Tuchman’s background is unlike that of most rabbis. Born into a loving, interfaith family in the Maryland suburbs, Rabbi Tuchman was raised in her mother’s Catholic tradition. Her father Raymond, a secular Jew, is “pure Ashkenazi.” Yet, her mom, Kathy, taught Lauren (Tuchman’s twin) and their younger brother to light the menorah and to understand the High Holy Days. Lauren describes her: “Picture a fierce momma bear, protecting her cub. She saw no reason for me to be set apart, treated differently, or denied opportunity.”

One of Lauren’s teachers, Linda Elbaz, remembers Kathy’s unrelenting support. “It was simple: Lauren gets the same lessons, tools and materials as her siblings and classmates,” Elbaz says. “Even at age 5, she was undaunted … She was fun to teach because she was so hungry for knowledge.”

Lauren went to Dickinson College in Pennsylvania with only her cane and braille reader as guides. Her family believed she could do anything, she explains. “So I just did.” While it is hard to imagine the speedbumps she encountered, Lauren was intrepid, finding her way to class and meals, meeting new people, making friends. She doesn’t dwell on how hard it was. She landed at the campus Hillel with a group from her dorm and describes the excitement and fun of discovering her community. Finding Judaism was like “coming home.” With a bit of an enigmatic smile, she concludes, “When you know. You know. I knew.”  She majored in Judaic studies, then enrolled in the masters’ program and eventually in rabbinical school at JTS in New York City.

Rabbi Dr. Burton Vistosky taught Lauren at JTS and became her mentor. “I knew that she was unique, not because she was blind, but because she was smart, savvy and funny,” he says. “She is sensitive to the needs of others, especially the marginalized.”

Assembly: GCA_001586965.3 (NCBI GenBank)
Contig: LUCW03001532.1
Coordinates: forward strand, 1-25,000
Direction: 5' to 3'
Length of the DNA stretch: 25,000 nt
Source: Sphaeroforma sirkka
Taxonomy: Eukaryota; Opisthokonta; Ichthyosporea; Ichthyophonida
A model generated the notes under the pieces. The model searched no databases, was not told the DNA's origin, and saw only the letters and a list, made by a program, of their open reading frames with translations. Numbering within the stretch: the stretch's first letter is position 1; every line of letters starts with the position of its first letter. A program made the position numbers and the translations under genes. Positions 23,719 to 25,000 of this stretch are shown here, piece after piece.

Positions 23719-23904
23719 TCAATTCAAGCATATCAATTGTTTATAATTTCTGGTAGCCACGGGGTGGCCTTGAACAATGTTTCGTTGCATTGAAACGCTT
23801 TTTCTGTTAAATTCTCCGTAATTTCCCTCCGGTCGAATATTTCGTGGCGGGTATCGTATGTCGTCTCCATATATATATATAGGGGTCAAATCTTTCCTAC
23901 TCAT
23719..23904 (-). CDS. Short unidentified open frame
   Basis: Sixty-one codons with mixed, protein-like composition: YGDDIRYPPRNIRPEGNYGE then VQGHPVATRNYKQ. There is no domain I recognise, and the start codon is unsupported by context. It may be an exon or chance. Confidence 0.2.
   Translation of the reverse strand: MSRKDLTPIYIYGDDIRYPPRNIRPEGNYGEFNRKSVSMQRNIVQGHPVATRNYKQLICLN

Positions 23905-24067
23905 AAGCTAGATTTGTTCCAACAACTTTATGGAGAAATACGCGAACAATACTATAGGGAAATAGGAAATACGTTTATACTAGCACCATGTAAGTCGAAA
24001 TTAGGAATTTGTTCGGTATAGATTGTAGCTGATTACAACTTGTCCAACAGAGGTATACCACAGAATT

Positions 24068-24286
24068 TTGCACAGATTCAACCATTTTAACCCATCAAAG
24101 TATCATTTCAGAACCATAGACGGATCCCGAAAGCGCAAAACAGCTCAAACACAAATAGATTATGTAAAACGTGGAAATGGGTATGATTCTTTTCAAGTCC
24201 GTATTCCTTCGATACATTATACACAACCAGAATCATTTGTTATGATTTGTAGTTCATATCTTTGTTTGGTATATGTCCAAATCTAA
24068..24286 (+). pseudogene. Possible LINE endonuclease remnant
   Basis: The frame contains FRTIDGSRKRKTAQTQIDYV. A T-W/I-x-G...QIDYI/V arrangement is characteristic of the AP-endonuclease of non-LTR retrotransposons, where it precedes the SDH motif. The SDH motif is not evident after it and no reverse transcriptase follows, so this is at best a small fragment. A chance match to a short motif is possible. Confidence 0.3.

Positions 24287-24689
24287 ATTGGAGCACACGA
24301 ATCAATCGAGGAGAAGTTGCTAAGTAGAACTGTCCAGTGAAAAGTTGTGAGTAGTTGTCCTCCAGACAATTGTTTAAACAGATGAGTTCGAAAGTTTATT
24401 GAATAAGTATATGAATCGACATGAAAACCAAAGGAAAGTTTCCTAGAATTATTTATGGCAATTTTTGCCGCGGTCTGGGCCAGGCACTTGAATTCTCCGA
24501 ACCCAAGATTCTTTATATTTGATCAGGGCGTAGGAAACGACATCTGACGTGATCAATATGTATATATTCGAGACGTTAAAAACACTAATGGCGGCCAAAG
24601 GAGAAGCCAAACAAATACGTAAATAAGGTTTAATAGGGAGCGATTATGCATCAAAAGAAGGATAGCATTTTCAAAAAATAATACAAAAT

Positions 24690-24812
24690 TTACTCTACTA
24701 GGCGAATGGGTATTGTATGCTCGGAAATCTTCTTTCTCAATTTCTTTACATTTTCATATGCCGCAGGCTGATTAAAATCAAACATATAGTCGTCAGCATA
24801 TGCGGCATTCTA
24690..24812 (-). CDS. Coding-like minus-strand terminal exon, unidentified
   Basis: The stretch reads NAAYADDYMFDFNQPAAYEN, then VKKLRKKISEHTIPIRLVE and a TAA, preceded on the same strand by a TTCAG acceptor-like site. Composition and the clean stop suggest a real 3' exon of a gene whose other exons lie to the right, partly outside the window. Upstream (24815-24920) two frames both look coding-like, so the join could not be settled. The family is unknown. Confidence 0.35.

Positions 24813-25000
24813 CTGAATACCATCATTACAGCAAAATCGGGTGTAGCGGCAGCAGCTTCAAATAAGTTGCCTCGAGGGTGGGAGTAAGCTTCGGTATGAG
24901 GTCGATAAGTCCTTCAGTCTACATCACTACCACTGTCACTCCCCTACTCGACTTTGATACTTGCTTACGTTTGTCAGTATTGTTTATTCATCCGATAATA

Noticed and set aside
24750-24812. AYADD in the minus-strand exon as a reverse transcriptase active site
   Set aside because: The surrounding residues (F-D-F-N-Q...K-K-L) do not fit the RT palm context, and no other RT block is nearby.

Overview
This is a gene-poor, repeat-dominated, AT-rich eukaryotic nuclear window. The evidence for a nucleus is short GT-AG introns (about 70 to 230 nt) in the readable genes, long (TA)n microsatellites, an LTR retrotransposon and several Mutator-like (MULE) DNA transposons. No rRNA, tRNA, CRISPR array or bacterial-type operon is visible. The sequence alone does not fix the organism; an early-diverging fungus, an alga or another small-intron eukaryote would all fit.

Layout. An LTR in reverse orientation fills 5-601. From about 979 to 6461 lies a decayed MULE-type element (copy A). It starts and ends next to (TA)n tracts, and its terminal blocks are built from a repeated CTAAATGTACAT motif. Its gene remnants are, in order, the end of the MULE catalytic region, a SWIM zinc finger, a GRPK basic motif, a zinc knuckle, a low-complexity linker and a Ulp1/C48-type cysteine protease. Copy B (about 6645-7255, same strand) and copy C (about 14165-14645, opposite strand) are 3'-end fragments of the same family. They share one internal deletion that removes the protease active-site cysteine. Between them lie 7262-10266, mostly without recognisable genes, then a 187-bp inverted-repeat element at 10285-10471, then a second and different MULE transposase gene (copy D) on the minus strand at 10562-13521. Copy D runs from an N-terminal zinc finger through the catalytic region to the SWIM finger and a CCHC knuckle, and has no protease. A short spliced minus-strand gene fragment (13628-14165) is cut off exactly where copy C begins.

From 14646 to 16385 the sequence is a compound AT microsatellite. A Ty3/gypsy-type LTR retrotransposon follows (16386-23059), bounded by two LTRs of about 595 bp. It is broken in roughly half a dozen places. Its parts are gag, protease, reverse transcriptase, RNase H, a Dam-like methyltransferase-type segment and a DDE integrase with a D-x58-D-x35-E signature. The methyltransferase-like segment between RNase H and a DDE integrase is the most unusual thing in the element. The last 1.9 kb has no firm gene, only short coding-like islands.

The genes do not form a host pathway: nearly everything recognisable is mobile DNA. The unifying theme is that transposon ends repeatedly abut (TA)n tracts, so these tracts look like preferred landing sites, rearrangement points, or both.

Today, Rabbi Tuchman speaks to groups about what she calls “the transformative power of inclusive Torah,” and consults with Jewish organizations seeking ways to include people with disabilities. On her blog, she brings the lessons of Torah and inclusion to an even wider audience.  For her work as a Jewish spiritual guide, she has been honored by the Jewish Orthodox Feminist Alliance (JOFA). She was also named to Washington’s Jewish Week’s 36 under 36 for her leadership concerning inclusion of Jews with disabilities in all aspects of Jewish life.  

Rabbi Tuchman has broad ambitions for the future, including to one day open a yeshiva. She says that the words of Rabbi Azzai, from  Pirkei Avot (4:3), would serve as a guide for her ideal institution:  “Do not disdain any person. Do not underrate the importance of anything, for there is no person who does not have his hour, and there is no thing without its place in the sun.”

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Marjorie Weidenfeld Buckholtz is a retired EPA official who returned to freelance writing in her 70s.